The 2014-2015 school year is upon us and many of you are getting into substitute teaching for the first time. We've posted a lot tips and guidance for new substitute teachers over the past couple years, so we're rounding up the most popular "new sub" posts here. If you're a new sub, take a minute to check out the posts below to help make those first few days in the classroom just a little less stressful. If you're not a sub but know someone who is, take a moment to share this list with him/her!
If you are a new substitute teacher, welcome to an exciting and rewarding profession! A new school year is beginning soon and the thought of having to enter an unfamiliar school for the first time may cause some unnecessary anxiety. Here are some tips that will make walking through the doors of a new school a little easier.
Substitute teaching is a rewarding and tough job. You are thrown into a new environment with total strangers and expected to lead them through a successful day. Inside are some simple guidelines that can help you maintain a peaceful, and ultimately fun environment.
As a substitute teacher you need a plan. You demand respect. Right? How do you quickly gain this respect and still have a great day substituting?
Most of the classrooms you substitute in will come equipped with a lesson plan for the day. However, sometimes you arrive at a classroom and the teacher's absence was not only completely unexpected, but it was completely unplanned for as well. This can spell out trouble for the substitute who isn't prepared. That's when it helps to have emergency lesson plans for substitutes at your disposal.
It's 10am. There are at least three different conversations openly taking place, one kid is sitting on top of his desk, another keeps asking to go to the bathroom, each time taking two others who didn't ask, and you're pretty sure that a spitball just hit the wall behind you. All you can picture in your mind is the look on the principal's face when he opens the door to check on how things are going.
There is no such thing as "just" the substitute teacher! Full-time classroom teachers depend on good substitute teachers to maintain the educational environment in their classroom when they cannot be there. While it may only be your class for a day, make that day count. There are several steps a substitute teacher can take to ensure a positive experience.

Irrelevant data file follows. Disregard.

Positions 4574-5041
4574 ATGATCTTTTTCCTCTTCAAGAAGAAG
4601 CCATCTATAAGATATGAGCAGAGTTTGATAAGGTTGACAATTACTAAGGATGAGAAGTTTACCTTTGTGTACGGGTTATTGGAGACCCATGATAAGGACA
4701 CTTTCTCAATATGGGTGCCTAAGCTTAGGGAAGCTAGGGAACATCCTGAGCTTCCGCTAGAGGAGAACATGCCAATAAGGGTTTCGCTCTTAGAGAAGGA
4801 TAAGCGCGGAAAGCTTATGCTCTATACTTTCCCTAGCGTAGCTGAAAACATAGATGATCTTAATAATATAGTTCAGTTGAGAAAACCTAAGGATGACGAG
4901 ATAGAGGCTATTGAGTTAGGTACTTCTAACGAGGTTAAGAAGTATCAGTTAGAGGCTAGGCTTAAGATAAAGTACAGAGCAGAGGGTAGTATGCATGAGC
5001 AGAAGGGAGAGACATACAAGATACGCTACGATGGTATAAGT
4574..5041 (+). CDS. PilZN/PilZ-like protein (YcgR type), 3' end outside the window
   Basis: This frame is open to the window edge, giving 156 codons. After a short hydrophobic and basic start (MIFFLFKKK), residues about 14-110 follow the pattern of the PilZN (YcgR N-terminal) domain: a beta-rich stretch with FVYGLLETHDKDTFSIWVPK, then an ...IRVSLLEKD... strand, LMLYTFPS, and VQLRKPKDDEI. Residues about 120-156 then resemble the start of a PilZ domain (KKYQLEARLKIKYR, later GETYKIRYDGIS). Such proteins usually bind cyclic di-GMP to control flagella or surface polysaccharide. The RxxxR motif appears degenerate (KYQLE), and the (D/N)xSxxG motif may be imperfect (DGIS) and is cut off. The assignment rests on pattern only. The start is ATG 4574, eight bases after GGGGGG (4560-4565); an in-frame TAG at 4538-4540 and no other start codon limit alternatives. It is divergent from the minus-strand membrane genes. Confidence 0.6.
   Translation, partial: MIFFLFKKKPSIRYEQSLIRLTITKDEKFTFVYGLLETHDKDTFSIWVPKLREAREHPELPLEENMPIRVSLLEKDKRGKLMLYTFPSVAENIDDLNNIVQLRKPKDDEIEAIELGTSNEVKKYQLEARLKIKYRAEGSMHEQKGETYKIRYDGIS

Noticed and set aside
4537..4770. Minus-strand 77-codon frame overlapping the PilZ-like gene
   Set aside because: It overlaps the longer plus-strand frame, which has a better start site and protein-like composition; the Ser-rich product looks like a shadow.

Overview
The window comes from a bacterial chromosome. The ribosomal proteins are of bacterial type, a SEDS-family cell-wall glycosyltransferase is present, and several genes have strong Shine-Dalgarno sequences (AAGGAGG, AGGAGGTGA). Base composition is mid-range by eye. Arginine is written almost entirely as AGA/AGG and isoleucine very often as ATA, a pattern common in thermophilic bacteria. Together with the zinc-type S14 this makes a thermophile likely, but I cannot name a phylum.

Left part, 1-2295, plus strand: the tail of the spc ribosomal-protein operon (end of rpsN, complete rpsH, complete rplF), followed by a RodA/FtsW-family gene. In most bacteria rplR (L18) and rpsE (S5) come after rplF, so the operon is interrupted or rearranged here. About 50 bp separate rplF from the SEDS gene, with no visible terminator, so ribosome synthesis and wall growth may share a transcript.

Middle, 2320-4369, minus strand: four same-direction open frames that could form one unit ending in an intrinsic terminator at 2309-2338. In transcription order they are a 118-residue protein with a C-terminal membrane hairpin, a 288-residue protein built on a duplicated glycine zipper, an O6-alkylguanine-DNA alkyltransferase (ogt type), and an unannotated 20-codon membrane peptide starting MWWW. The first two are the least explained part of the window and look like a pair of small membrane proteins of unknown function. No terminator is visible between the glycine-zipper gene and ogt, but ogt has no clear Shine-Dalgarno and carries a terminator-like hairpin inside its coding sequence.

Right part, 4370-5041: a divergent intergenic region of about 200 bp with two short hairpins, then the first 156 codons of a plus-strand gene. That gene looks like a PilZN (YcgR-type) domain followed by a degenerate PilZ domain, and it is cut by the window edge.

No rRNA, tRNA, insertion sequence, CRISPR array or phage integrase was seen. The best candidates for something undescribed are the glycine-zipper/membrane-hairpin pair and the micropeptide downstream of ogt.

The start of another school year is just around the corner and you plan on substitute teaching. Pack a bag with some tools that you take with you every day and you will be prepared for every situation. Find a bag, and start filling it with these important items that may just may save the day.
So you want to be a substitute teacher? Why on earth would you want to do that? Is that the reaction you got when you first told someone you might want to do some subbing? Really, it’s not that bad…at all. But, being an effective substitute takes some preparation. Here is a rundown of some effective substitute teaching strategies that can make your day more successful.
As a new substitute teacher, entering a classroom for the first time may be both exciting and anxiety-provoking. Effective teaching involves more than providing quality instruction- establishing expectations and managing student behavior are key to being successful (and being invited back to sub in the building!). The following tips will help substitutes prevent and respond effectively to behavioral issues in the classroom.
Let's be honest: subbing is not always the easiest job in the world. But being a substitute teacher is not about taking the easy path. It is about putting our best professional feet forward in an effort to ensure that educational excellence continues. Although the following steps might sound as if they might take a bit of extra time or personal effort, remember that they are worth the investment.
Putting aside classroom management and emergency lesson planning, the real icing on the cake that is you as a sub is presenting yourself to your peers in a professional and mature manner. You can be the best at orchestrating a well-run classroom, but if you present yourself in a poor manner to the school's students and staff, you won't likely be asked to return.
For many special education teachers, getting a substitute when they are gone can be a real struggle. People feel uncomfortable dealing with kids they do not understand, and many people form stereotypes about special education children. This misconception has led many people to avoid substitute teaching in special education classrooms. It is important to understand special education is not a part of the school to fear but a place where you can have great substituting experiences.
Substitute teaching is a great opportunity. It allows you to step inside a classroom and teach our future, but on a flexible schedule. While you may hear horror stories about substitute teaching, it really isn’t that bad if you know what you are doing. Check out the tips that follow and learn how to be a great substitute teacher who gets called back day after day!